My mom was born in Korea in 1950 and lived in the country with her Grandparents, but her mom, my grandma, wanted a better life for her daughters, so she figured out a way to get them out. My Grandma married an American soldier and lived on military bases around the world, which is how my mom met my dad who was serving in the US army. They ended up falling in love and moving back to New York and my Grandma ended up settling in Tacoma, WA. Growing up in Connecticut, we assimilated to the very white culture and besides being named after my Korean family name, Kim, and the occasional meal of bulgogi and kimchee in the fridge, I barely knew my Korean culture.

It wasn’t until I moved to Seattle in 1993 and became closer to my Grandma that I got to learn more about my Korean roots! My brother and Mom moved her shortly after me and I love that we all live within hours of each other.  I’ve learned that I have a big and loving extended Korean family here in Washington and also in Korea! I’ve been embracing my Korean heritage and trying to soak up as much as I can to make up for lost time and to continue to share our culture with my kids. Being Korean is a big part of who I am!

What are your favorite spots in PNW to venture out?

Being a snowboarder, I love the mountains! Our favorite spot is the Summit at Snoqualmie which is only an hour away and has 4 resorts to ride from December to May. We also love snowboarding at Crystal Mountain which is close to magnificent Mount Rainier. Some of my other favorite spots are actually very close to our home, though. I love that we live in a salmon watershed by Longfellow Creek. In the Fall, you can see salmon returning to the creeks and can easily go for beautiful walks in green spaces throughout West Seattle. Another favorite spot is the Duwamish River, Seattle’s only river, where you can see seals, salmon, and all sorts of birds like bald eagles, herons, and osprey! I’ve been enjoying paddling my SUP (Stand Up Paddleboard) around the mouth of the river and around Alki Beach. The Duwamish River Watershed and Elliot Bay have been overrun by industry and the Port of Seattle for many years, but gratefully, there have been an active group of community organizers that have rallied and fought for funding to clean up the hazardous waste and restore this beautiful area. Spending time in these areas helps me be more aware and mindful of our environment and resources and all the creatures that depend on it!. We’re all connected!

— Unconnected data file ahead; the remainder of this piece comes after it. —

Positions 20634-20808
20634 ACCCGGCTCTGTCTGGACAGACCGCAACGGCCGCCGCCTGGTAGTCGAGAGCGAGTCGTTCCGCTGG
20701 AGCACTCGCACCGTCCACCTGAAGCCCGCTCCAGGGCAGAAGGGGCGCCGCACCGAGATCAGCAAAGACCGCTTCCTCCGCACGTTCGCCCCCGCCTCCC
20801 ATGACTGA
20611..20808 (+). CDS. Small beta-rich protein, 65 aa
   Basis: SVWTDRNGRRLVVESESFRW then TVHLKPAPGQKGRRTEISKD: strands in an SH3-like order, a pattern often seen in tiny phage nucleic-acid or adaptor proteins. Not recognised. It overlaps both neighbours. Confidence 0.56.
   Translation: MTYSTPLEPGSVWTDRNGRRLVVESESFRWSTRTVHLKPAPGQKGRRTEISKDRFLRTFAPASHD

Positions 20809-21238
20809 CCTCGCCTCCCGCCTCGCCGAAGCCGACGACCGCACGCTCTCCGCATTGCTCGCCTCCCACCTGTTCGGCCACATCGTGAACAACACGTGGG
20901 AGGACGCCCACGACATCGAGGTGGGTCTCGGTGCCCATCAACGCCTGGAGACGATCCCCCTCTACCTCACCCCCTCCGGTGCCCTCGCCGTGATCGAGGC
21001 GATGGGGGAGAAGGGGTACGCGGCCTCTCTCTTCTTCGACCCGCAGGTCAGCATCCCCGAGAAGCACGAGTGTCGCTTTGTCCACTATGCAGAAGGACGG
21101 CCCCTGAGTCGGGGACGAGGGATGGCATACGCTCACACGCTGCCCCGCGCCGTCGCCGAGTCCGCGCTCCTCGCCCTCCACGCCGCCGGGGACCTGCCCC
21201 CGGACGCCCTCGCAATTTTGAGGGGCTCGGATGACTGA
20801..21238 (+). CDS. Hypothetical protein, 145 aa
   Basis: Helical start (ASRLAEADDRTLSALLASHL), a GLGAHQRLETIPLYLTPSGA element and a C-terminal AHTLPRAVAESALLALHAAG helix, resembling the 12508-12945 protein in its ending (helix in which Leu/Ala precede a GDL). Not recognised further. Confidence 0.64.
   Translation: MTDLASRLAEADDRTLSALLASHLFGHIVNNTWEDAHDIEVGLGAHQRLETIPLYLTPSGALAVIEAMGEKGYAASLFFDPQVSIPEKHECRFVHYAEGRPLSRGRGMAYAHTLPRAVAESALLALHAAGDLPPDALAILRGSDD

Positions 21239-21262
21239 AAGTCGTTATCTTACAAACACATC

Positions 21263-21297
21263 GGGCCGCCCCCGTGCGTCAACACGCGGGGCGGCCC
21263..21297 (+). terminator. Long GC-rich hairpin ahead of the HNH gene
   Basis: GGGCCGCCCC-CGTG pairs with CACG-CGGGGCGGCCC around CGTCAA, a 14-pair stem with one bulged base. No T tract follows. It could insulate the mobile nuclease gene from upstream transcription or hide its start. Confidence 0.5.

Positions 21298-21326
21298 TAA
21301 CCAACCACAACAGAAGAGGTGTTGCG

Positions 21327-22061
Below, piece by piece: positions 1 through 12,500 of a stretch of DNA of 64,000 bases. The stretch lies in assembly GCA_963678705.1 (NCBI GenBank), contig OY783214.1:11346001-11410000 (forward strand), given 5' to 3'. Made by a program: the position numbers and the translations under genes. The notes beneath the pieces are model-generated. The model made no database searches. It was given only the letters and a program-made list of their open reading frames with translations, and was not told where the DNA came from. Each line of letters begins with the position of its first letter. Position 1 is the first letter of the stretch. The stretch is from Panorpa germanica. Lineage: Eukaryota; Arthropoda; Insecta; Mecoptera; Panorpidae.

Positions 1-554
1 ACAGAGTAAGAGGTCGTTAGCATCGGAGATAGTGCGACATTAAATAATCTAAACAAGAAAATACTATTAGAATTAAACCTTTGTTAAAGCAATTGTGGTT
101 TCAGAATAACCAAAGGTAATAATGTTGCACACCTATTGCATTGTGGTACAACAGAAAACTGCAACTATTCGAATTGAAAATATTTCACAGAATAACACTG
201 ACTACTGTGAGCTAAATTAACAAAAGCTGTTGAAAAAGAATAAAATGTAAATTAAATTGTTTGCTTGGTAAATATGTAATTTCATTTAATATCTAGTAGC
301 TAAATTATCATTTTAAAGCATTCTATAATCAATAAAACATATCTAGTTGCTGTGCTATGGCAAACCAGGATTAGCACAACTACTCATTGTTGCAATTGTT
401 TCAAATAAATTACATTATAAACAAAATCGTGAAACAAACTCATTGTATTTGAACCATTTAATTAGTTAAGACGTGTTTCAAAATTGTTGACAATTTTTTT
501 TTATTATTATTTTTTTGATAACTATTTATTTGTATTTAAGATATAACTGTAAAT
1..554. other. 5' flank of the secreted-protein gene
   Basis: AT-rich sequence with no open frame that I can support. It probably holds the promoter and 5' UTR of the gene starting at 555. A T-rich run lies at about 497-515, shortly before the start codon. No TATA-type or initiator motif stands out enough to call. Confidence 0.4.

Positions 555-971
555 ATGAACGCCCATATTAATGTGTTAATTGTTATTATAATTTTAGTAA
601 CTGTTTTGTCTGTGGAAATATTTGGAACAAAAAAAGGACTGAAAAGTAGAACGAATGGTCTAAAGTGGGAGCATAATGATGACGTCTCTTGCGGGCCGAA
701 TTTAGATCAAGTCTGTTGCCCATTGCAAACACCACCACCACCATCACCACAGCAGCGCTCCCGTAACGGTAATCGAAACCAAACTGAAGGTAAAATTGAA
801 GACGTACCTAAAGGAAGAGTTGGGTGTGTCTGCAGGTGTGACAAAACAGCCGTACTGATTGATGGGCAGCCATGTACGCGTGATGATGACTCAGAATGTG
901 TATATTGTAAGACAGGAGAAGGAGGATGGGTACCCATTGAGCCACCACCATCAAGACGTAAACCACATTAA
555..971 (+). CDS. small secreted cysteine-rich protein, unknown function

What inspires you and motivates you to go to work every day?

I’m inspired by other kind and creative people who are comfortable with who they are and I love learning about what’s going on in my city and around the world, especially in terms of building a healthy community. Technology and our ability to collaborate across the world is so fascinating to me, I want to learn more so that I can help more people share cool stories.

 You are also a foodie, any favorite spots in Seattle you’d like to recommend?

Not sure if I’d call myself a foodie, but I do have a couple of new favorite spots!  For breakfast or lunch, my family and I love Seatown Market Diner. I love a good BLT and their Dungeness crab BLT took it up a notch for me! If you’re looking for a special dinner spot, I’d recommend Red Cedar and Sage. The open-air atrium is a beautiful location and their pan-seared scallops are spot on!

What’s your favorite thing about the West Seattle neighborhood?